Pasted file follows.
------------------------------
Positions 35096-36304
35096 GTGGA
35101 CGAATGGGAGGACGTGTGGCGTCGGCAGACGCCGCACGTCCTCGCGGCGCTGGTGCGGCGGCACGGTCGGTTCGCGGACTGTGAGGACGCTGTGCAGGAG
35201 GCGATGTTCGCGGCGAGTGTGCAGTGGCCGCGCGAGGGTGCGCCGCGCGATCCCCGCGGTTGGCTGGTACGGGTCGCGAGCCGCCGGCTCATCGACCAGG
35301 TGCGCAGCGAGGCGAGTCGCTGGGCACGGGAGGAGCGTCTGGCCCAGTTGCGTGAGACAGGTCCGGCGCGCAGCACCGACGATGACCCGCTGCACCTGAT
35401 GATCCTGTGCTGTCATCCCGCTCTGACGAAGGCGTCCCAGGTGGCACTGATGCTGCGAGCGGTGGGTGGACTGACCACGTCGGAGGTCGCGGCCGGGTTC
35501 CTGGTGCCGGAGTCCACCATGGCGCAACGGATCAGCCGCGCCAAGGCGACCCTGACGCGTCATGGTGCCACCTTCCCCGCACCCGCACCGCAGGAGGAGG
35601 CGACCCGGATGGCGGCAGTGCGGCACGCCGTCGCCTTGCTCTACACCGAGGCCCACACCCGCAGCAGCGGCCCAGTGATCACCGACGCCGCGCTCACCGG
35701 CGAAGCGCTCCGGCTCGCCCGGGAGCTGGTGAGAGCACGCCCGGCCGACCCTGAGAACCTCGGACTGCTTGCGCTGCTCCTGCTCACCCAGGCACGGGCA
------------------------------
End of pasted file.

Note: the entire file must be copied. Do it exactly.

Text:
Positions 35096-36304
35096 GTGGA
35101 CGAATGGGAGGACGTGTGGCGTCGGCAGACGCCGCACGTCCTCGCGGCGCTGGTGCGGCGGCACGGTCGGTTCGCGGACTGTGAGGACGCTGTGCAGGAG
35201 GCGATGTTCGCGGCGAGTGTGCAGTGGCCGCGCGAGGGTGCGCCGCGCGATCCCCGCGGTTGGCTGGTACGGGTCGCGAGCCGCCGGCTCATCGACCAGG
35301 TGCGCAGCGAGGCGAGTCGCTGGGCACGGGAGGAGCGTCTGGCCCAGTTGCGTGAGACAGGTCCGGCGCGCAGCACCGACGATGACCCGCTGCACCTGAT
35401 GATCCTGTGCTGTCATCCCGCTCTGACGAAGGCGTCCCAGGTGGCACTGATGCTGCGAGCGGTGGGTGGACTGACCACGTCGGAGGTCGCGGCCGGGTTC
35501 CTGGTGCCGGAGTCCACCATGGCGCAACGGATCAGCCGCGCCAAGGCGACCCTGACGCGTCATGGTGCCACCTTCCCCGCACCCGCACCGCAGGAGGAGG
35601 CGACCCGGATGGCGGCAGTGCGGCACGCCGTCGCCTTGCTCTACACCGAGGCCCACACCCGCAGCAGCGGCCCAGTGATCACCGACGCCGCGCTCACCGG
35701 CGAAGCGCTCCGGCTCGCCCGGGAGCTGGTGAGAGCACGCCCGGCCGACCCTGAGAACCTCGGACTGCTTGCGCTGCTCCTGCTCACCCAGGCACGGGCA